9 10 Patient expectations Patients expect: To be listened to and have their preferences and concerns taken into account. To be treated as individuals and have their cultures and values respected. That all members of the dental team will be honest and act with integrity. That all aspects of their health and well-being will be considered and they will receive dental care that is appropriate for them. To be treated in a clean and safe environment. That reasonable adjustments will be made for any disabilities. That their interests will be put before financial gain and business need. Redress if they suffer harm during dental treatment. That their dental pain and anxiety will be managed appropriately. Principle One Put patients interests first

10 Standards 11 You must: 1.1 Listen to your patients. 1.2 Treat every patient with dignity and respect at all times. 1.3 Be honest and act with integrity. 1.4 Take a holistic and preventative approach to patient care which is appropriate to the individual patient. 1.5 Treat patients in a hygienic and safe environment. 1.6 Treat patients fairly, as individuals and without discrimination. 1.7 Put patients interests before your own or those of any colleague, business or organisation. 1.8 Have appropriate arrangements in place for patients to seek compensation if they suffer harm. 1.9 Find out about laws and regulations that affect your work and follow them Standards for the Dental Team

11 12 Guidance Standard 1.1 You must listen to your patients You must discuss treatment options with patients and listen carefully to what they say. Give them the opportunity to have a discussion and to ask questions. Standard 1.2 You must treat every patient with dignity and respect at all times You should be aware of how your tone of voice and body language might be perceived You should take patients preferences into account and be sensitive to their individual needs and values You must treat patients with kindness and compassion You should manage patients dental pain and anxiety appropriately. Standard 1.3 You must be honest and act with integrity You must justify the trust that patients, the public and your colleagues place in you by always acting honestly and fairly in your dealings with them. This applies to any business or education activities in which you are involved as well as to your professional dealings You must make sure you do not bring the profession into disrepute You must make sure that any advertising, promotional material or other information that you produce is accurate and not misleading, and complies with the GDC s guidance on ethical advertising. Principle One Put patients interests first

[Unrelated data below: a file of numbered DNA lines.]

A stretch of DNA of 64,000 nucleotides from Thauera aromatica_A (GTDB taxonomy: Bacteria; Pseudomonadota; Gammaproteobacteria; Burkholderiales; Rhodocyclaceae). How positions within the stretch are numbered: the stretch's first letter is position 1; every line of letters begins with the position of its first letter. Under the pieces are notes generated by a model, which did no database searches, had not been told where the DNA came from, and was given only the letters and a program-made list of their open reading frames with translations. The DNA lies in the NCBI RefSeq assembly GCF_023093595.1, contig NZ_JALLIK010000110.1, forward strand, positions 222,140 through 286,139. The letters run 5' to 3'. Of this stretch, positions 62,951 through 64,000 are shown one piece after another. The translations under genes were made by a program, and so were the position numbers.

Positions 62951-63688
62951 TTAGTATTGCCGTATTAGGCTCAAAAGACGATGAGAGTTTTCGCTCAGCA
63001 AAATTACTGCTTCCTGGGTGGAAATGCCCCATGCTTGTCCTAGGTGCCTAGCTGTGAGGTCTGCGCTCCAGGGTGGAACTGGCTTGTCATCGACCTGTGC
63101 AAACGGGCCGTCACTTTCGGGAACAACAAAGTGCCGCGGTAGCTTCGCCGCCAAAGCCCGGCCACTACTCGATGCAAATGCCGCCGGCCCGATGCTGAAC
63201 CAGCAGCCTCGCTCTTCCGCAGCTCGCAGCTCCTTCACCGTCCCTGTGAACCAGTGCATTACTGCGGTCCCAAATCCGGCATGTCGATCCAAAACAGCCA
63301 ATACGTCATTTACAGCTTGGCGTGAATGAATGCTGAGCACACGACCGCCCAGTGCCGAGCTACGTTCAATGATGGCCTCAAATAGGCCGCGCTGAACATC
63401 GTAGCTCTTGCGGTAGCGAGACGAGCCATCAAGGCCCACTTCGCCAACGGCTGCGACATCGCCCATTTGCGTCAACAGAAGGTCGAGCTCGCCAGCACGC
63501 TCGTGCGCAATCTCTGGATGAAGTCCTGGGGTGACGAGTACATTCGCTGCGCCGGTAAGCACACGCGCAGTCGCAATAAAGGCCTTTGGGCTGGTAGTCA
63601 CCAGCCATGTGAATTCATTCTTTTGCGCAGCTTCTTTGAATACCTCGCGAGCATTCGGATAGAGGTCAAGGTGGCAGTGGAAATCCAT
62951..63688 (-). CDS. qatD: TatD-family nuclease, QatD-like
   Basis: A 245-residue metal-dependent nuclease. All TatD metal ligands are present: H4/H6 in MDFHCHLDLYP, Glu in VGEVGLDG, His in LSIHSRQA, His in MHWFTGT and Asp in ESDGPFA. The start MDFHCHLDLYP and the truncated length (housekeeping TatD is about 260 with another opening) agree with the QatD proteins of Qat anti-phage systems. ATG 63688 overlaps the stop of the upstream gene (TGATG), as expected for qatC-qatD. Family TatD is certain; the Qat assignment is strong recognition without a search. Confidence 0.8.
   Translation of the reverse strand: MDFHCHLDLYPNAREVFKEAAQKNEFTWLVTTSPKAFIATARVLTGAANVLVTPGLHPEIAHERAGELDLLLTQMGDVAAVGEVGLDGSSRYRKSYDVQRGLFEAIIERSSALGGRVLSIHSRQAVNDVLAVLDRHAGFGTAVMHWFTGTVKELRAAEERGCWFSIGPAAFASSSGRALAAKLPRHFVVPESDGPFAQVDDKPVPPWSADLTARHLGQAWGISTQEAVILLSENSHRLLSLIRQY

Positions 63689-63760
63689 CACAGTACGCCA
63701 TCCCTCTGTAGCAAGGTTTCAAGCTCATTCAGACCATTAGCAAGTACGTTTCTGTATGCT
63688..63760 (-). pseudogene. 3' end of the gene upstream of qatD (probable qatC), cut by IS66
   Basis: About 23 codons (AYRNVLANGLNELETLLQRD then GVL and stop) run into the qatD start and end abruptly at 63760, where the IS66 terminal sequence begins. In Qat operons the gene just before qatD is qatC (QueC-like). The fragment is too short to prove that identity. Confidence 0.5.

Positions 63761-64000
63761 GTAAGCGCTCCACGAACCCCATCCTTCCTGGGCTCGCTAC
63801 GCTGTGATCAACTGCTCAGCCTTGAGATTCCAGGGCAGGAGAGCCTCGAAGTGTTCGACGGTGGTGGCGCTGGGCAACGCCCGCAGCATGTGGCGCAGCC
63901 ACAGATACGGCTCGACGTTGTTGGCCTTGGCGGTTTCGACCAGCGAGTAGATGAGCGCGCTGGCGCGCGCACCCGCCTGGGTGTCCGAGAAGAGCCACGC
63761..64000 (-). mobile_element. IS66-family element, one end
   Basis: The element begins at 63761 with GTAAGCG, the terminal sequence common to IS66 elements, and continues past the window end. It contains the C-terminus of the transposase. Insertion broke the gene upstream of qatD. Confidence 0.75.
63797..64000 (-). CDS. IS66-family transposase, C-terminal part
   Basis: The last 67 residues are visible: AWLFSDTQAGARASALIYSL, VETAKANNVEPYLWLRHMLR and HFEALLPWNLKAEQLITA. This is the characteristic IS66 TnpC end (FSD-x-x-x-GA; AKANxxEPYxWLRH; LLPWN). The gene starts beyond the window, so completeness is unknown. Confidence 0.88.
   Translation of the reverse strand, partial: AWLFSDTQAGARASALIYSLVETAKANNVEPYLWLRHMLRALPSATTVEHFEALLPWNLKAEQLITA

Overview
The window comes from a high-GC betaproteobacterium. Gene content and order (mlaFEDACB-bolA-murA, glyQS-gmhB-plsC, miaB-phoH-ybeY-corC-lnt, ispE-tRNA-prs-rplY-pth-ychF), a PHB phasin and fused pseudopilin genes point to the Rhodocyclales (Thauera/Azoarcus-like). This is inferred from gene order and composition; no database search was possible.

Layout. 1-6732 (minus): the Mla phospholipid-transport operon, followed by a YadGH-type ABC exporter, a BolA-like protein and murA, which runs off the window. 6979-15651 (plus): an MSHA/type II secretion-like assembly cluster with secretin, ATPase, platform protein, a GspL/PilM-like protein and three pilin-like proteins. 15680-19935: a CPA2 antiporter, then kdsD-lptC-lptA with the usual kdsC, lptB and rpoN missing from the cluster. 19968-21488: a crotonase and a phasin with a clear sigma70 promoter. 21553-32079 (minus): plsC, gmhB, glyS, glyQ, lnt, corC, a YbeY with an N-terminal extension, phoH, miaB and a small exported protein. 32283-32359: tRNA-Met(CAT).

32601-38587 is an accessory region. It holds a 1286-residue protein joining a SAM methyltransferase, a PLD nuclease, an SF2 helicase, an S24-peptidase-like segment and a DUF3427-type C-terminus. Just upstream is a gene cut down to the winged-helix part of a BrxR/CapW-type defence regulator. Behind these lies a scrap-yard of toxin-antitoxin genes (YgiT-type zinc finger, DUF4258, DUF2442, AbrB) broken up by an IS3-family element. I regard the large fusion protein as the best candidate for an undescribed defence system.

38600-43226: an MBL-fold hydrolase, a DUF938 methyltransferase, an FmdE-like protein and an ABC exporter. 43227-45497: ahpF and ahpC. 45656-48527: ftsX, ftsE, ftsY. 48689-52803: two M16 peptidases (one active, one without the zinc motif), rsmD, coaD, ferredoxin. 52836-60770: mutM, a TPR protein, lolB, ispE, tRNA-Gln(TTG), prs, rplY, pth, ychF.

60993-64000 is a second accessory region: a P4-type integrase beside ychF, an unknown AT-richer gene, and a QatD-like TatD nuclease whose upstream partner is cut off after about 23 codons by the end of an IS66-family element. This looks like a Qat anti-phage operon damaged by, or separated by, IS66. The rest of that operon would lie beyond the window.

12 13 Standard 1.4 You must take a holistic and preventative approach to patient care which is appropriate to the individual patient A holistic approach means you must take account of patients overall health, their psychological and social needs, their long term oral health needs and their desired outcomes You must provide patients with treatment that is in their best interests, providing appropriate oral health advice and following clinical guidelines relevant to their situation. You may need to balance their oral health needs with their desired outcomes. If their desired outcome is not achievable or is not in the best interests of their oral health, you must explain the risks, benefits and likely outcomes to help them to make a decision. Standard 1.5 You must treat patients in a hygienic and safe environment You must find out about the laws and regulations which apply to your clinical practice, your premises and your obligations as an employer and you must follow them at all times. This will include (but is not limited to) legislation relating to: the disposal of clinical and other hazardous waste radiography health and safety decontamination medical devices (Further information on laws and regulations can be found on our website. Your professional association or defence organisation can also help you to find out which laws and regulations apply to your work.) Standards for the Dental Team